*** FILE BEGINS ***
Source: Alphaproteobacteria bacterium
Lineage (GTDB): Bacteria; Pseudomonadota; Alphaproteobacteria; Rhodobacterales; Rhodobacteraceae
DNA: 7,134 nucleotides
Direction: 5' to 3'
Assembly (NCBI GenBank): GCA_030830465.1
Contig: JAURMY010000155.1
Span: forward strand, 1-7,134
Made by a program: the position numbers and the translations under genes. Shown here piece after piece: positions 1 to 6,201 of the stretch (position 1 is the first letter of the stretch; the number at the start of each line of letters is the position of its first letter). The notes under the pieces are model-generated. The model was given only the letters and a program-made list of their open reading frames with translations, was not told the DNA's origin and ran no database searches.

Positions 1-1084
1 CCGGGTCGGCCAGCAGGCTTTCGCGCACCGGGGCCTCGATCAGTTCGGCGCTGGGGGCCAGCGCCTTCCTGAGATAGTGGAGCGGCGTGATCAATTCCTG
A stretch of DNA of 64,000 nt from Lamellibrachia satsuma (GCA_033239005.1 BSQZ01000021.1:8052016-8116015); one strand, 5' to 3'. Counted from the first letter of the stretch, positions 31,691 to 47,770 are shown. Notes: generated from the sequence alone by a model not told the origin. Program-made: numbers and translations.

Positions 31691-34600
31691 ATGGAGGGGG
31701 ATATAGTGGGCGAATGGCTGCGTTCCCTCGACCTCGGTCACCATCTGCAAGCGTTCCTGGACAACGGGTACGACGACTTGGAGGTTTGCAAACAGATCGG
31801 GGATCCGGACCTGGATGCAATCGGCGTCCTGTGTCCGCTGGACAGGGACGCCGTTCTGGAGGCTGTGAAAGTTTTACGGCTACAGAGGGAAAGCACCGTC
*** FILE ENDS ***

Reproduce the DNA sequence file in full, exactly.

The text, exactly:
Source: Alphaproteobacteria bacterium
Lineage (GTDB): Bacteria; Pseudomonadota; Alphaproteobacteria; Rhodobacterales; Rhodobacteraceae
DNA: 7,134 nucleotides
Direction: 5' to 3'
Assembly (NCBI GenBank): GCA_030830465.1
Contig: JAURMY010000155.1
Span: forward strand, 1-7,134
Made by a program: the position numbers and the translations under genes. Shown here piece after piece: positions 1 to 6,201 of the stretch (position 1 is the first letter of the stretch; the number at the start of each line of letters is the position of its first letter). The notes under the pieces are model-generated. The model was given only the letters and a program-made list of their open reading frames with translations, was not told the DNA's origin and ran no database searches.

Positions 1-1084
1 CCGGGTCGGCCAGCAGGCTTTCGCGCACCGGGGCCTCGATCAGTTCGGCGCTGGGGGCCAGCGCCTTCCTGAGATAGTGGAGCGGCGTGATCAATTCCTG
A stretch of DNA of 64,000 nt from Lamellibrachia satsuma (GCA_033239005.1 BSQZ01000021.1:8052016-8116015); one strand, 5' to 3'. Counted from the first letter of the stretch, positions 31,691 to 47,770 are shown. Notes: generated from the sequence alone by a model not told the origin. Program-made: numbers and translations.

Positions 31691-34600
31691 ATGGAGGGGG
31701 ATATAGTGGGCGAATGGCTGCGTTCCCTCGACCTCGGTCACCATCTGCAAGCGTTCCTGGACAACGGGTACGACGACTTGGAGGTTTGCAAACAGATCGG
31801 GGATCCGGACCTGGATGCAATCGGCGTCCTGTGTCCGCTGGACAGGGACGCCGTTCTGGAGGCTGTGAAAGTTTTACGGCTACAGAGGGAAAGCACCGTC